, , , , , , , , , , , , , , ,

PhotobucketMagic gurus have told us that to test the clarity of our magic performance, we must be able to state in one sentence the trick’s plot.

Don’t look at me. I’m not a magic guru, so I couldn’t be the one who said that originally.

However, with all the magic wands I have, I subscribe to the principle of concise magic. Over the years, I’ve stumbled upon a lesser-known truth: the pithier the trick’s plot outline, the stronger is the magic.

A good example of this principle is the lay persons’ description of David Blaine’s Balducci Levitation.  When asked what David did, a girl in a street corner said, “He floated.”

PhotobucketYou can’t get more concise than that.

That’s why the Balducci Levitation, which many magicians sneer at because of the simplicity of its method, has captured the imagination and earned the admiration of the lay public when David Blaine performed it on national television. I suspect this one trick catapulted him to stardom, earning him a few more contracts after his first TV special.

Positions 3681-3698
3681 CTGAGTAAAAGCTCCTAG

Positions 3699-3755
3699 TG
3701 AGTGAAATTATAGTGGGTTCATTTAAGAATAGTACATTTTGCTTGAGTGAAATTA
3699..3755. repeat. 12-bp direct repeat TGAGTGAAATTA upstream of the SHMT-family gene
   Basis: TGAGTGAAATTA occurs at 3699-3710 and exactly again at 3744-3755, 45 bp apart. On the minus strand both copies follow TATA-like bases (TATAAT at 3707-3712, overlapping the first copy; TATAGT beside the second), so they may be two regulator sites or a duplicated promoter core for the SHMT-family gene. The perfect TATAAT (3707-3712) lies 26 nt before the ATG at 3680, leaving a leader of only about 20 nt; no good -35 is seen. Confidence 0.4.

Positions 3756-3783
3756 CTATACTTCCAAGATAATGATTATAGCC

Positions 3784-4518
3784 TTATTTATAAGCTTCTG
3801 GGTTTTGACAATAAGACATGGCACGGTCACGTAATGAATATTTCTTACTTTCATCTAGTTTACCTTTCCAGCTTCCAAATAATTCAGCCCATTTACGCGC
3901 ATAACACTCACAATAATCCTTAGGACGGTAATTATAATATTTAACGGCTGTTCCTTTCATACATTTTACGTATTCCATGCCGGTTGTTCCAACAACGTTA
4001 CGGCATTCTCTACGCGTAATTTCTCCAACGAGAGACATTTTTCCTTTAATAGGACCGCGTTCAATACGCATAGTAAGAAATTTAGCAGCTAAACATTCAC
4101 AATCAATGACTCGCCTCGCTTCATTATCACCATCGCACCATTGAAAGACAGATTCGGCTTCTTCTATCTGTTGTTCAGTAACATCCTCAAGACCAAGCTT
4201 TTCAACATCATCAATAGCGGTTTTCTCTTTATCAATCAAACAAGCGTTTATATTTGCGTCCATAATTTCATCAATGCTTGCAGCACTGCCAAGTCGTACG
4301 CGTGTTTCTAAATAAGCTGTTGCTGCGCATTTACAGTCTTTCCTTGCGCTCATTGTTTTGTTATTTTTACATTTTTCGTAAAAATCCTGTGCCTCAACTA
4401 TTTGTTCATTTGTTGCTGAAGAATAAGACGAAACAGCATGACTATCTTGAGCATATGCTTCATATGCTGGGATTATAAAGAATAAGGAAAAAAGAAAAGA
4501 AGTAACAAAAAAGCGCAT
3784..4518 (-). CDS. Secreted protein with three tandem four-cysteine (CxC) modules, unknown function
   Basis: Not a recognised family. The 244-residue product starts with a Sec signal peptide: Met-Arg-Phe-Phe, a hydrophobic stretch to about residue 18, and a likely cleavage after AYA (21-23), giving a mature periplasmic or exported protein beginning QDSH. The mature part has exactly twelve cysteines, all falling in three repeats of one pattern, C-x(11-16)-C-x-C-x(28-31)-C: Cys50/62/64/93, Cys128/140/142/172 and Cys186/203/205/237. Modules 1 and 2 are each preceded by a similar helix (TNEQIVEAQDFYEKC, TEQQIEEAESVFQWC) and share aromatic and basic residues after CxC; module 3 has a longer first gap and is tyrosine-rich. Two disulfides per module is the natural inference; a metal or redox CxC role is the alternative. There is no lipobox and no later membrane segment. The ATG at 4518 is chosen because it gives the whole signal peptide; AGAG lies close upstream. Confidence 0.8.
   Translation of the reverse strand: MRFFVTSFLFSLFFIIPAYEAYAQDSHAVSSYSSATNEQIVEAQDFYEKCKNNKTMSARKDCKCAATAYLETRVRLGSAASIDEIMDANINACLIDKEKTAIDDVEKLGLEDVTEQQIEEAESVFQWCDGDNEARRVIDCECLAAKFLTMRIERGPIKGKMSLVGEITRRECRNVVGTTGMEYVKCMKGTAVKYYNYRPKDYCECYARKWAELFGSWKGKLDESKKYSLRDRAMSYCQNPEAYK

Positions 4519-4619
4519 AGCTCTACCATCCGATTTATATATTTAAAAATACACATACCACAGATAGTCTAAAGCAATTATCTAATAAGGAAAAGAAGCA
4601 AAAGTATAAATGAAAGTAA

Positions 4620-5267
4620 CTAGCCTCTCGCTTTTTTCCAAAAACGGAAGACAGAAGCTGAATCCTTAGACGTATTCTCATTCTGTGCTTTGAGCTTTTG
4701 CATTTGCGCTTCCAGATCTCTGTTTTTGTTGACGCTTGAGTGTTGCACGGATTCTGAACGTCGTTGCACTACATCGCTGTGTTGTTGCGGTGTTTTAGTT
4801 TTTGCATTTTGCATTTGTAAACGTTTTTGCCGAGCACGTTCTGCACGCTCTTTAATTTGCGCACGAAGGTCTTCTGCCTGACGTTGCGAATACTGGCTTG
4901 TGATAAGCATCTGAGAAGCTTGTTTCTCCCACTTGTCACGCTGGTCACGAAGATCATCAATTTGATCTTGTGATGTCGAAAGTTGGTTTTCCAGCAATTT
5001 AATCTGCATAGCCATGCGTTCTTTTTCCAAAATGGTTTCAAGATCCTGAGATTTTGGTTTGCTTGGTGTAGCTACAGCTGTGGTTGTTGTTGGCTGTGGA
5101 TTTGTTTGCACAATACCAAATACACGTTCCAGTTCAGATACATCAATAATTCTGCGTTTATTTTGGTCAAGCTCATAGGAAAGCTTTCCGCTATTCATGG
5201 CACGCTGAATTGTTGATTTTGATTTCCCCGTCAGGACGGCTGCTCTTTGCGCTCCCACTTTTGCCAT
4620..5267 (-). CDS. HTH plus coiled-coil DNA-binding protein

Compare the “He floated” summation of the Balducci Levitation to some of today’s magic tricks and mentalism pieces that some magicians swoon at. Many of these pieces are encumbered with descriptions so long I get tangled in the thicket of words when reading them. A card is chosen, replaced in the pack, found reversed in the middle of the deck, the color of its back changed, surprisingly stapled to a Joker which was previously discarded inside the box, and in the end there is a kicker you would not expect ….


The plot is so tortuous the author need to write a short e-book to describe the trick.

I suspect that people, when watching a twisting, winding and interminable magic performance (especially a card trick or a mind reading piece), feel like they are being subjected to such form of torture that they might as well consider petitioning Amnesty International for the protection of their human rights.

Don’t allow that to happen. Shorten your performance. Streamline it by peeling off the extraneous twists and turns, the zigs and the zags.

PhotobucketA streamlined trick is as graceful and finely contoured as a sleek sports car or an attractive woman.

I said throw out the “extraneous”.  Not all twists and turns and zigs and zags are abominations. They can be useful also when done in moderation. They add suspense to your performance, they intensify interests.

But a profusion of bends and curves will muddle the trick and leave your audience with an empty feeling.

In the end, when asked what they saw the magician did, they might shot back, “Oh, he did lots of stuff.”

A succinct answer, but not the kind you want to hear.

Stay magical,